Florence also possessed other distinct advantages with regards to other cities, and it benefited from their misfortunes. Florence commanded militarily more of its surrounding territory than did Genoa and Venice, providing it with needed supplies of raw materials and labor. Florentine merchants were apparently more prudent in their investments than were their Lucchese and Sienese counterparts, as they tended to counterbalance their riskier ventures with substantial expenditures in land. Lucca was the first commune in Italy to see its economic influence (in silk) extend beyond Tuscany, but the gradual emigration of its silk workers, the intense factional fighting that led to the exile of many of its wealthiest citizens, and the sacking of the city in 1314 all contributed to its economic decline. In addition, the disappearance of significant military threats stemming from Pisa (after its defeat by Genoa at the battle of Meloria in 1284) and from Lucca (after the death of Castruccio Castracane in 1328) left Florence with no significant military rival. For all practical purposes, by the 1330s Pistoia had become an economic and political satellite of its more populated neighbor. While benefiting from its economic and political advantages, Florentines skillfully and artfully developed alliances with powerful partners after the middle of the thirteenth century: the Angevin kingdom in Naples, the papacy, and other Guelf communes. Determined to control the principal Tuscan mountain passes and ports, Florence embarked from the middle of the fourteenth century on a policy of outright direct political and military domination. Most of its Tuscan neighbors succumbed: Prato (1350), Pistoia (1351), Volterra (1361), Arezzo (1384), Pisa (1406), Cortona (1411), and Livorno (1421). Only Lucca and Siena remained independent of direct Florentine control into the modern era (until 1847 and 1557, respectively), but their economic and political capabilities were mere shadows of what they had been in the thirteenth century.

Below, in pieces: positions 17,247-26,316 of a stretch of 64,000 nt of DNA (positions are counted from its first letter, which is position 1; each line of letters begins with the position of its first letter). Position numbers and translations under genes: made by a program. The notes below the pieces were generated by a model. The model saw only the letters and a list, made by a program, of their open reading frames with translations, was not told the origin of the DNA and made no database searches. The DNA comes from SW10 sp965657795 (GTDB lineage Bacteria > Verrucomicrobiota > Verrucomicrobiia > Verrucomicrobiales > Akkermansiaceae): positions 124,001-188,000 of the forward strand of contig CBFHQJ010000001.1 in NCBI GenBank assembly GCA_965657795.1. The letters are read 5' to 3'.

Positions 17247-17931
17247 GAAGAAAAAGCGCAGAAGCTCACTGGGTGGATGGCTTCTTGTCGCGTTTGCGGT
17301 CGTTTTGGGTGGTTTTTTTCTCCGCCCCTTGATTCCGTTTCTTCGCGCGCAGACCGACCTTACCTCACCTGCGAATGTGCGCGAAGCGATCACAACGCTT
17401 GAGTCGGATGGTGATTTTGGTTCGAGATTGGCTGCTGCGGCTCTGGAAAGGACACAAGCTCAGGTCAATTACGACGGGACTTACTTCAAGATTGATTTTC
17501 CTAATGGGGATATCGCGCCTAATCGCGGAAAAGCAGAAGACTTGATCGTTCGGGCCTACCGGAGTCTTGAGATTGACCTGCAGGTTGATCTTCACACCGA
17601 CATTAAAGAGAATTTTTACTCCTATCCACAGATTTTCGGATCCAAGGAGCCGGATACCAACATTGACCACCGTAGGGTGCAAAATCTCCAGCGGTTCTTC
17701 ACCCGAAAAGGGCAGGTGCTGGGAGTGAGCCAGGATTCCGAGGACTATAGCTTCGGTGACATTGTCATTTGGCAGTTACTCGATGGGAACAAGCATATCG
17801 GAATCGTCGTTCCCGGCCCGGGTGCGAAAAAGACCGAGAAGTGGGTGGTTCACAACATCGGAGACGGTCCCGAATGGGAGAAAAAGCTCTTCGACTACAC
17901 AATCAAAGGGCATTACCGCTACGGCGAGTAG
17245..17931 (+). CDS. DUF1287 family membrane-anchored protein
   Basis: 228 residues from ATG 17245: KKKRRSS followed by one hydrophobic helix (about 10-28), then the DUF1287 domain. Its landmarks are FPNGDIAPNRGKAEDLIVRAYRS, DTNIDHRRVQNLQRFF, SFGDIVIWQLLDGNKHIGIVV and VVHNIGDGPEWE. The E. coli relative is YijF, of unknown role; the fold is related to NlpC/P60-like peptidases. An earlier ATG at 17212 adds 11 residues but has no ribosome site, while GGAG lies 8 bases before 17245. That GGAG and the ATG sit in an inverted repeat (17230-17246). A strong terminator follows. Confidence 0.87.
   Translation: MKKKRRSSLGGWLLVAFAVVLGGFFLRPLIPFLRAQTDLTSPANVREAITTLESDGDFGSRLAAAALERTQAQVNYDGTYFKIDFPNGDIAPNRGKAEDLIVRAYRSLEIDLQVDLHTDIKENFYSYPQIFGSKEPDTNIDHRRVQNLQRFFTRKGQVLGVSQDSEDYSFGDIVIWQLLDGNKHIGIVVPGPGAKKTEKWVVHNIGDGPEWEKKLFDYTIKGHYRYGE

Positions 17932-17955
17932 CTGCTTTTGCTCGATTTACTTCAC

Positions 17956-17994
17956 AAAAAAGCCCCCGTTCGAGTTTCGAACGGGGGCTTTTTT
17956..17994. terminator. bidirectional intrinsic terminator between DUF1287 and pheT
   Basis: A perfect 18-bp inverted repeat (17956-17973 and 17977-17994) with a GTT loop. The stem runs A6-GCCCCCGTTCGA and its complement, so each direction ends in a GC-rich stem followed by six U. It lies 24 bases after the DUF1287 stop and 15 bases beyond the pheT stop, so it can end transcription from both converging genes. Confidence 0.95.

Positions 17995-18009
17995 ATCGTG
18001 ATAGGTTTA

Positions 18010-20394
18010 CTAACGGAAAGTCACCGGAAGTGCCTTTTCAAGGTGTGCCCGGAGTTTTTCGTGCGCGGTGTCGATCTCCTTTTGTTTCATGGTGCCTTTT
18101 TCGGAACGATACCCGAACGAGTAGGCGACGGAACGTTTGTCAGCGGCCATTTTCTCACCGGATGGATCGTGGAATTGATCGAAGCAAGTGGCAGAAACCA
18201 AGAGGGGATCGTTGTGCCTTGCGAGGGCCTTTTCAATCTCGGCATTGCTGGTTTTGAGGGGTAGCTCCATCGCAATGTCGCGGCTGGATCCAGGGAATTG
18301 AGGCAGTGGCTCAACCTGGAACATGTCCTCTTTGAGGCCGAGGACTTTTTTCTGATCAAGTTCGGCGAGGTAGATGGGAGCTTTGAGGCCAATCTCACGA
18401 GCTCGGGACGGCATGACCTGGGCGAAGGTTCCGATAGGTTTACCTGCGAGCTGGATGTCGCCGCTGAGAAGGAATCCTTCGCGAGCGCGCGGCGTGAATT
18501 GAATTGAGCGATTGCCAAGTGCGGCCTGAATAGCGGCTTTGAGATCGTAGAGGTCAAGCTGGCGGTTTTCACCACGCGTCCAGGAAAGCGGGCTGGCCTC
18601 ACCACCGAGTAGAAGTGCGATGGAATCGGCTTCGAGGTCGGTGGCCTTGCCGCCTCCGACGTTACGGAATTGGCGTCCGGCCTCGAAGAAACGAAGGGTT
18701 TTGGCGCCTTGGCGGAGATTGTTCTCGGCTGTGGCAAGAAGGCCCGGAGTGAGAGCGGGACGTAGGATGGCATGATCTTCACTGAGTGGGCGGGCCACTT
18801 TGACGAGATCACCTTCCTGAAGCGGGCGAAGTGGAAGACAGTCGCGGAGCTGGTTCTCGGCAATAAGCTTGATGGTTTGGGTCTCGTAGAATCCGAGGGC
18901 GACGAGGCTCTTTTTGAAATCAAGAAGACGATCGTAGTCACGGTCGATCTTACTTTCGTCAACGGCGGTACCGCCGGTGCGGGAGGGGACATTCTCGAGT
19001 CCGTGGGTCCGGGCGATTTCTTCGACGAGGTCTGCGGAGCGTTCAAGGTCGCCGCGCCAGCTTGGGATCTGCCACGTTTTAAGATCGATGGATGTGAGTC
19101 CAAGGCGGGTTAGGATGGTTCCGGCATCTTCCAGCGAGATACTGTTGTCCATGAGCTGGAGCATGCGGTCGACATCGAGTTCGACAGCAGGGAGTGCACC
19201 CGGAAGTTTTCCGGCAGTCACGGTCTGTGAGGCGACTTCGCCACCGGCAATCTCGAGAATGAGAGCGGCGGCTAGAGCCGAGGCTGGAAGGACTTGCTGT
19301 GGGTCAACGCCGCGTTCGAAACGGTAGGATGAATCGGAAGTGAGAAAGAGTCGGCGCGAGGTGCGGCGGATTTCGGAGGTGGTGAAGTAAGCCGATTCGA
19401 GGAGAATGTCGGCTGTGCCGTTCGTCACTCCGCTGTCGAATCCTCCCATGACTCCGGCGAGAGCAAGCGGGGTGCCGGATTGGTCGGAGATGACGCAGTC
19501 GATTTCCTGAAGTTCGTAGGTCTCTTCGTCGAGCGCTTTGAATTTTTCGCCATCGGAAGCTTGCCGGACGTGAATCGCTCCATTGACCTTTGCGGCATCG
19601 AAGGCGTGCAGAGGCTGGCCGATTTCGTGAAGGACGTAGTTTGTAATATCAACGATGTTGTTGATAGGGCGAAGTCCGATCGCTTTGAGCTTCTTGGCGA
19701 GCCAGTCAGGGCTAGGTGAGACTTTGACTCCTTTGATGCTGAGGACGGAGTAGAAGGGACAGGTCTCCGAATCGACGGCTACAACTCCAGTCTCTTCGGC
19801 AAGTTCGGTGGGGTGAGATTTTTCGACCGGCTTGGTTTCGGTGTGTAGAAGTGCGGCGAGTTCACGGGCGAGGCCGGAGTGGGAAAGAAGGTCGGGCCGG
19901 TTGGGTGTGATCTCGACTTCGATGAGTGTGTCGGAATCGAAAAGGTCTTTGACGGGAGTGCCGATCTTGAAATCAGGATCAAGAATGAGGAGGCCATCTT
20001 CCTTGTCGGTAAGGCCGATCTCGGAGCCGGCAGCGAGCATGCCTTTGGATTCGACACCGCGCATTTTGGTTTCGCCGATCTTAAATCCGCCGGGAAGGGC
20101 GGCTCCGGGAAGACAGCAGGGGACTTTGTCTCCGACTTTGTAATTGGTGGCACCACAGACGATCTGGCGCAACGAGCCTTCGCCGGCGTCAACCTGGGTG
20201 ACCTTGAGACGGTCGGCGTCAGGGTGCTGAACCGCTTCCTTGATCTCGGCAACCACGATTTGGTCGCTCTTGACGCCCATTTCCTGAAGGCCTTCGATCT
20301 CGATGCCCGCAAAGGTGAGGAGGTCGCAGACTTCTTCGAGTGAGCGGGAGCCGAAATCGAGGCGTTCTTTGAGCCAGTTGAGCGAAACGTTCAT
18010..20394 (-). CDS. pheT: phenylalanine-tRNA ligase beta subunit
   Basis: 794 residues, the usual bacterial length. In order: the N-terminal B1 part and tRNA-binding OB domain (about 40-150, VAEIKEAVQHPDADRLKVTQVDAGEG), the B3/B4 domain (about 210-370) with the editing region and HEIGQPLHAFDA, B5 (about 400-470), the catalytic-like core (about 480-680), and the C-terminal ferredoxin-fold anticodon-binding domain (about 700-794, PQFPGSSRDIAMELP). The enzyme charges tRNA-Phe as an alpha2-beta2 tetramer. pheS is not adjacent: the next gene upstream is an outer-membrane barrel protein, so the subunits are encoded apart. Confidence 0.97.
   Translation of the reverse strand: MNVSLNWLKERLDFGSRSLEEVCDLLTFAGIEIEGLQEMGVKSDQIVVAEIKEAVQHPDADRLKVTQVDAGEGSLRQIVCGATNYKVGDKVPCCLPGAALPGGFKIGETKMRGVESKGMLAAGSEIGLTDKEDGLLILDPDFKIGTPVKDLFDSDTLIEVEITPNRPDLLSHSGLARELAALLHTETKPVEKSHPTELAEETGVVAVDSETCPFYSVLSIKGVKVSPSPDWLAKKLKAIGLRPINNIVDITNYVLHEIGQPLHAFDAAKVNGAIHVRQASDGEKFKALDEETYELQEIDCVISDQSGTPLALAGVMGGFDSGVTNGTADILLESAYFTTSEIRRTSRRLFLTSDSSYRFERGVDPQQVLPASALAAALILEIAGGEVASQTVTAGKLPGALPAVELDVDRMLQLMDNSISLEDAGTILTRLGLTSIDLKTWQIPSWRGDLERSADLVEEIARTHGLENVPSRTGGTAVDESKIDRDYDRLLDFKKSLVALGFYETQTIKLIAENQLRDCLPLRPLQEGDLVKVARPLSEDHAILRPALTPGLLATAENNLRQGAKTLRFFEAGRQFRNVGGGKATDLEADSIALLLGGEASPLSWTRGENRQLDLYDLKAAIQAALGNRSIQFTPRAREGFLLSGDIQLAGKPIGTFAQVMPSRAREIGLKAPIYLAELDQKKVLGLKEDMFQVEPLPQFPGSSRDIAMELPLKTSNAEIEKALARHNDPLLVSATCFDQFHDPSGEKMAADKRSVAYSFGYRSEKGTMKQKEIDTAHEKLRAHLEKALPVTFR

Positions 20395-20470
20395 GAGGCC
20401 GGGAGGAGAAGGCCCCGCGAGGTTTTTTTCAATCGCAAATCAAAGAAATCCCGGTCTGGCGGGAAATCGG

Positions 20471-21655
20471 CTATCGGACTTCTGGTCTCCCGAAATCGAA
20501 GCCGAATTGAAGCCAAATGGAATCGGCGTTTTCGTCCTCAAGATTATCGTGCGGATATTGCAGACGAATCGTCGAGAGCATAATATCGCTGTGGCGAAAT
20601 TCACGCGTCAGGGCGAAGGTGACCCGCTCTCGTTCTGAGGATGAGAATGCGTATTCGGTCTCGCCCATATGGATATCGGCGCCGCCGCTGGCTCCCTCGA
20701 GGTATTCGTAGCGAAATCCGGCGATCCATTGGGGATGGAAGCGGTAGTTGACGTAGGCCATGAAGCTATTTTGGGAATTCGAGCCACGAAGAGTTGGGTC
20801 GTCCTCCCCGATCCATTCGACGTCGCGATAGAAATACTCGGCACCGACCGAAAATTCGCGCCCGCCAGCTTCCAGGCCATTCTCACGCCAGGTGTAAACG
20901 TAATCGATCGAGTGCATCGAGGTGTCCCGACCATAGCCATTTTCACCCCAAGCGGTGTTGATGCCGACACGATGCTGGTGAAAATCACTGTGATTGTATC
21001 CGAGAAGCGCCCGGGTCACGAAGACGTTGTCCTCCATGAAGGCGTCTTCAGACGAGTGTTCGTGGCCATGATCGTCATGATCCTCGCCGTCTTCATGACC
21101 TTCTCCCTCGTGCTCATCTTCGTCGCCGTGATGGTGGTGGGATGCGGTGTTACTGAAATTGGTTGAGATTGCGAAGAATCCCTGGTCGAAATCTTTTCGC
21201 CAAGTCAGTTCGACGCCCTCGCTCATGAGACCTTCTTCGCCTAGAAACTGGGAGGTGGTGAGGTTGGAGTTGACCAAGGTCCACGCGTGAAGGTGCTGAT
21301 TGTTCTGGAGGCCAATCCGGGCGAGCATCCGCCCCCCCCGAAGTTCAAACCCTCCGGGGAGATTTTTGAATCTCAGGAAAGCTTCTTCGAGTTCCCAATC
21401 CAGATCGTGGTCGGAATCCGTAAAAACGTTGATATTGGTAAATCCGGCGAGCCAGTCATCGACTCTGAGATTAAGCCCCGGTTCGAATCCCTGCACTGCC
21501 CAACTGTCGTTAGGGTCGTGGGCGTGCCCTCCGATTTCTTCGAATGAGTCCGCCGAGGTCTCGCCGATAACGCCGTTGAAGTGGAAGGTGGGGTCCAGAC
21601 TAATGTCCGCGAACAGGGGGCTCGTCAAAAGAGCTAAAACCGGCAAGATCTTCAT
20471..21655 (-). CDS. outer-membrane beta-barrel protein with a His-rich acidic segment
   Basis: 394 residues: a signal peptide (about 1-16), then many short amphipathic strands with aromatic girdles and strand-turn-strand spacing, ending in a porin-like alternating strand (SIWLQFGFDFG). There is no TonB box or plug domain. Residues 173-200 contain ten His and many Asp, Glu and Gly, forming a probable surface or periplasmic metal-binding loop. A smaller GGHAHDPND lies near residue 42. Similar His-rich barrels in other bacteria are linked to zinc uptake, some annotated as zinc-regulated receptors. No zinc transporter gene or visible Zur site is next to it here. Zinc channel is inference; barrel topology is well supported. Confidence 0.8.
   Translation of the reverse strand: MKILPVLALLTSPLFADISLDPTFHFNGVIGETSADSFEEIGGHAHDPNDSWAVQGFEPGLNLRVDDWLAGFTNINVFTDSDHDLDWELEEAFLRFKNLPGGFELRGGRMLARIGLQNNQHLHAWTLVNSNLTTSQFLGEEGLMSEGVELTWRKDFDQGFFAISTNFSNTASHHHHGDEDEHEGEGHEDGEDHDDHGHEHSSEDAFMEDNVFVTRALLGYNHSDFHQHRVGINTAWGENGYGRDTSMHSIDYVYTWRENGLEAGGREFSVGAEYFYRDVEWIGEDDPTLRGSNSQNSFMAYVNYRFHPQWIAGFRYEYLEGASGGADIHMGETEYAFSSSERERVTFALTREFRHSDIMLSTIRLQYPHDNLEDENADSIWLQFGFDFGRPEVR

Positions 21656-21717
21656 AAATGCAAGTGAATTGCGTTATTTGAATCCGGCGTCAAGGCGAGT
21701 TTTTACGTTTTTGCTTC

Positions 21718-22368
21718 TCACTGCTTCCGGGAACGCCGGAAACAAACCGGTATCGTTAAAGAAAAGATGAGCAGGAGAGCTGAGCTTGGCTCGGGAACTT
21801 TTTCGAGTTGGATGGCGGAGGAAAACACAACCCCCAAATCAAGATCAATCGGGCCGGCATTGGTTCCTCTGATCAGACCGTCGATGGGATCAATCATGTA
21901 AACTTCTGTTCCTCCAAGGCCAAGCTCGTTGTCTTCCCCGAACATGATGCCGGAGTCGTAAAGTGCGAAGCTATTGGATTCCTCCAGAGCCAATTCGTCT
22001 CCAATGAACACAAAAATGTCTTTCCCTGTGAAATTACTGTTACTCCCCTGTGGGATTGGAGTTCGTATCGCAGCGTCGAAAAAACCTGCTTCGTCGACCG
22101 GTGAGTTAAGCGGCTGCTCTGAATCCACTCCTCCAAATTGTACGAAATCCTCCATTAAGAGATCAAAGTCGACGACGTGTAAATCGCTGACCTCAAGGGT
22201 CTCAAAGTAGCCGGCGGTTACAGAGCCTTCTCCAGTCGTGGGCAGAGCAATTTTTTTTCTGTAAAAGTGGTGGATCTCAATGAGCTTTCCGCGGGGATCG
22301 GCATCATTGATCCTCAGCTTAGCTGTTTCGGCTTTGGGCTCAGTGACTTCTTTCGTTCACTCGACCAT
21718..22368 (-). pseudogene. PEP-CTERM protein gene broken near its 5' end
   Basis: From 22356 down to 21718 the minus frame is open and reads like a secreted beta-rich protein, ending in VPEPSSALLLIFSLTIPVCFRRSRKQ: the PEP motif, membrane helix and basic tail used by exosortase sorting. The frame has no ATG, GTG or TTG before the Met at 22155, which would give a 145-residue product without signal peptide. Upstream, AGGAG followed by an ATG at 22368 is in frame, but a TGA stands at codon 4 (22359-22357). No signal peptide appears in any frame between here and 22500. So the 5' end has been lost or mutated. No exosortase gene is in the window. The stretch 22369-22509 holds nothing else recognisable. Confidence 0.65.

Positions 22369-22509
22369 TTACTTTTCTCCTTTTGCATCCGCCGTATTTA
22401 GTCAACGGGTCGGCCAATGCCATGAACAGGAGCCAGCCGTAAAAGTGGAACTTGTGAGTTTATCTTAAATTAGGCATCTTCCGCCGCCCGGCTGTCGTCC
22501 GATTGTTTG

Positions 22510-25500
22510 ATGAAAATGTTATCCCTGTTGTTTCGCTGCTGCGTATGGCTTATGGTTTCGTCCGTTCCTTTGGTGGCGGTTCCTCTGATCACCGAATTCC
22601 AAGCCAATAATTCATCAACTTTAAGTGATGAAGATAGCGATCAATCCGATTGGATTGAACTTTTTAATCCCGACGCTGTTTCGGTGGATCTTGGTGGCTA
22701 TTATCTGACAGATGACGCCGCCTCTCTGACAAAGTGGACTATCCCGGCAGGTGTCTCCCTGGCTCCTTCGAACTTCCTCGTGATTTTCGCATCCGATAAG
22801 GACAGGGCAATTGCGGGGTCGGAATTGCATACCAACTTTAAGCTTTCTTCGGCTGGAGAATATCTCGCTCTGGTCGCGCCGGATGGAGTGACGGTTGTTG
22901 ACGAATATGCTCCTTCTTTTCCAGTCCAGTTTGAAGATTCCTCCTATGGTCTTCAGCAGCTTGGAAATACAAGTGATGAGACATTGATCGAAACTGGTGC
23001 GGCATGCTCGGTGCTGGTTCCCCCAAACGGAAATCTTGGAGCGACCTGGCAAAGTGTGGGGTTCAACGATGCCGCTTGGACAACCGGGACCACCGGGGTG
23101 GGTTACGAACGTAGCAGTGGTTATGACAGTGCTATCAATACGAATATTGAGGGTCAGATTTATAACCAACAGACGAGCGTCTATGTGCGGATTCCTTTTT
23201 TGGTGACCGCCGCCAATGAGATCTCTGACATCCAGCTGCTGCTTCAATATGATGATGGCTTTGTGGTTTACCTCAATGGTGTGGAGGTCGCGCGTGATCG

It is not the intent of this book to establish and describe in a comprehensive fashion the uniqueness of Florence, nor is it to account fully for its unprecedented success. Those goals are beyond its scope. Rather, the principal purpose of this study is to address the following question: what part did the Florentine Church, that complex set of ecclesiastical personnel and institutions that saw itself as an instrument of God's will on earth, play in this rapid and stunning transformation? Robert Davidsohn, whose work on medieval Florence remains unparalleled in scope and comprehensiveness, argued that overall, the role of the Church in Dante's Florence was divisive, corrupting, obstructionist, and negative. In many ways, he echoed the critical sentiments of Jacob Burckhardt about the church a generation before. We are now in a position to reassess those judgments. In the past three decades, historians of the Florentine Church have been extremely productive, and we have learned a great deal about this complex dimension of Florentine history. Almost all aspects of church life—confraternities, saints' cults, the principal collegiate churches, the bishopric, the visual arts, women's religious communities, the friars, the cathedral, the cathedral chapter—have been studied and examined in detail. Nevertheless, there currently exists no recent study that assesses how ecclesiastical institutions, communities, and culture contributed to the dramatic transformation of the commune during the lifetime of Dante. Indeed, principal surveys of Florentine history during this period say surprisingly little about the Church at all.